David Miliband, Britain's Foreign Secretary, stands out as one of the few politicians from any Western country who has put on record his opposition to making apostasy a crime punishable by death. The protest from the EU has been distinctly muted; meanwhile, Germany, Iran's largest foreign trading partner, has just increased its business deals with Iran by more than half. Characteristically, the United Nations has said nothing.

It is a sign of how little interest there is in Iran's intention to launch a campaign of religious persecution that its parliamentary vote has still not been reported in the mainstream media.

For one woman living in London, however, the Iranian parliamentary vote cannot be brushed aside. Rashin Soodmand is a 29-year-old Iranian Christian. Her father, Hossein Soodmand, was the last man to be executed in Iran for apostasy, the "crime" of abandoning one's religion. He had converted from Islam to Christianity in 1960, when he was 13 years old. Thirty years later, he was hanged by the Iranian authorities for that decision.

Today, Rashin's brother, Ramtin, is also held in a prison cell in Mashad, Iran's holiest city. He was arrested on August 21. He has not been charged but he is a Christian. And Rashin fears that, just as her father was the last man to be executed for apostasy in Iran, her brother may become one of the first to be killed under Iran's new law.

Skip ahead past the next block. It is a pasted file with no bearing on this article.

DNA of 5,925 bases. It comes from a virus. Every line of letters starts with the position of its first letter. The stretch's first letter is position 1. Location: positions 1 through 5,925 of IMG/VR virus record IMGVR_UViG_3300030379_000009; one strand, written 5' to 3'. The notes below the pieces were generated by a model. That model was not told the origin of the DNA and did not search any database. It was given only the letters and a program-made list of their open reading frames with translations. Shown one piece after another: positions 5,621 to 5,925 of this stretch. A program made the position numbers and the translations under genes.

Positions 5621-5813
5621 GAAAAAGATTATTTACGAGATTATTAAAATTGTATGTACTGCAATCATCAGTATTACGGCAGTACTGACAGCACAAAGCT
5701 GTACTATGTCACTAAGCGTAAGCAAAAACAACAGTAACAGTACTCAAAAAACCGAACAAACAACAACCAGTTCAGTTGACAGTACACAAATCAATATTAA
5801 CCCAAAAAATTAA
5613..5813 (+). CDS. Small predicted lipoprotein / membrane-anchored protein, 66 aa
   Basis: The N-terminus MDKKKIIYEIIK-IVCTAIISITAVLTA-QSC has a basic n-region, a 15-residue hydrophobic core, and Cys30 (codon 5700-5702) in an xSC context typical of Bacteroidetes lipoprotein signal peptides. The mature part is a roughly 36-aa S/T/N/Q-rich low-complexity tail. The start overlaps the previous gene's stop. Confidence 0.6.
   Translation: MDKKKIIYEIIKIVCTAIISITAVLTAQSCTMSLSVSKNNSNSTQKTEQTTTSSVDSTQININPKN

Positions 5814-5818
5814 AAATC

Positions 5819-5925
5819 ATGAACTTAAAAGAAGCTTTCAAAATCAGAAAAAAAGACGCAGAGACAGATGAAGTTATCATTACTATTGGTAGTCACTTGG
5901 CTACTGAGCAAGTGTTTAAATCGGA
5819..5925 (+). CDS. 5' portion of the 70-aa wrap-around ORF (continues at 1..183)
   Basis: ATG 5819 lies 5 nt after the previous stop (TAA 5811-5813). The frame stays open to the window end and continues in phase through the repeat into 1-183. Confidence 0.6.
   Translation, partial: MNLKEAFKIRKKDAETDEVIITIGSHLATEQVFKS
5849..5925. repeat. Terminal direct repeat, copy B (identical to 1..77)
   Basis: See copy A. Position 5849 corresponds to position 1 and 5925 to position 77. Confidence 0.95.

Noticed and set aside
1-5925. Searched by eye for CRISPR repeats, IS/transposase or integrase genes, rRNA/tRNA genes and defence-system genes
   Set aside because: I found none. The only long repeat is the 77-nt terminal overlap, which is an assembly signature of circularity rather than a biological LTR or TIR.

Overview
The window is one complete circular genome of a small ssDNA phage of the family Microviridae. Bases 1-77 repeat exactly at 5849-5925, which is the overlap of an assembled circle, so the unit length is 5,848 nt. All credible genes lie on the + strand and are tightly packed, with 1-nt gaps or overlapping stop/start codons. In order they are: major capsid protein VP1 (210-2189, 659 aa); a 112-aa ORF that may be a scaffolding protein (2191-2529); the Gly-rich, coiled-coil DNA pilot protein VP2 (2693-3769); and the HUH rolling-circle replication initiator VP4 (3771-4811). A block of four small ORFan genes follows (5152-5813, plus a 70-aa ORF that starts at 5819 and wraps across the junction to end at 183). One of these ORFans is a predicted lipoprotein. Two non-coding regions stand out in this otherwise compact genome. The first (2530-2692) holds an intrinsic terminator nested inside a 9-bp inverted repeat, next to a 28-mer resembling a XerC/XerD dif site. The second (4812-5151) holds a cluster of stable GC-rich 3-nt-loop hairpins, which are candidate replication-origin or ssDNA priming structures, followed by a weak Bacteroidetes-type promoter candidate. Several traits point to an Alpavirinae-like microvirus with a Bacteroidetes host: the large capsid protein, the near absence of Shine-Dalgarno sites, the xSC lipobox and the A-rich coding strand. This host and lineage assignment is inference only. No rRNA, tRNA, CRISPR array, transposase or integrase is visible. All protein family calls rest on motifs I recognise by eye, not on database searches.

Not surprisingly, Rashin is desperately worried. "I am terribly anxious about him," she explains. "Even though my brother is not an apostate, because he has never been a Muslim – my father raised us all as Christians – I don't think he is safe. They assume that if you are Iranian, you must be Muslim."

Her brother's situation has ominous echoes of her father's fate. Rashin was 14 when her father was arrested. "He was held in prison for one month," she remembers. "Then the religious police released him without explanation and without apology. We were overjoyed. We thought his ordeal was over."

But six months later, the police came back and took her father away again. This time, they offered him a choice: he could denounce his Christian faith, and the church in which he was a pastor – or he would be killed. "Of course, my father refused to give up his faith," Rashid recalls proudly. "He could not renounce his God. His belief in Christ was his life – it was his deepest conviction." So two weeks later, Hossein Soodmand was taken by guards to the prison gallows and hanged.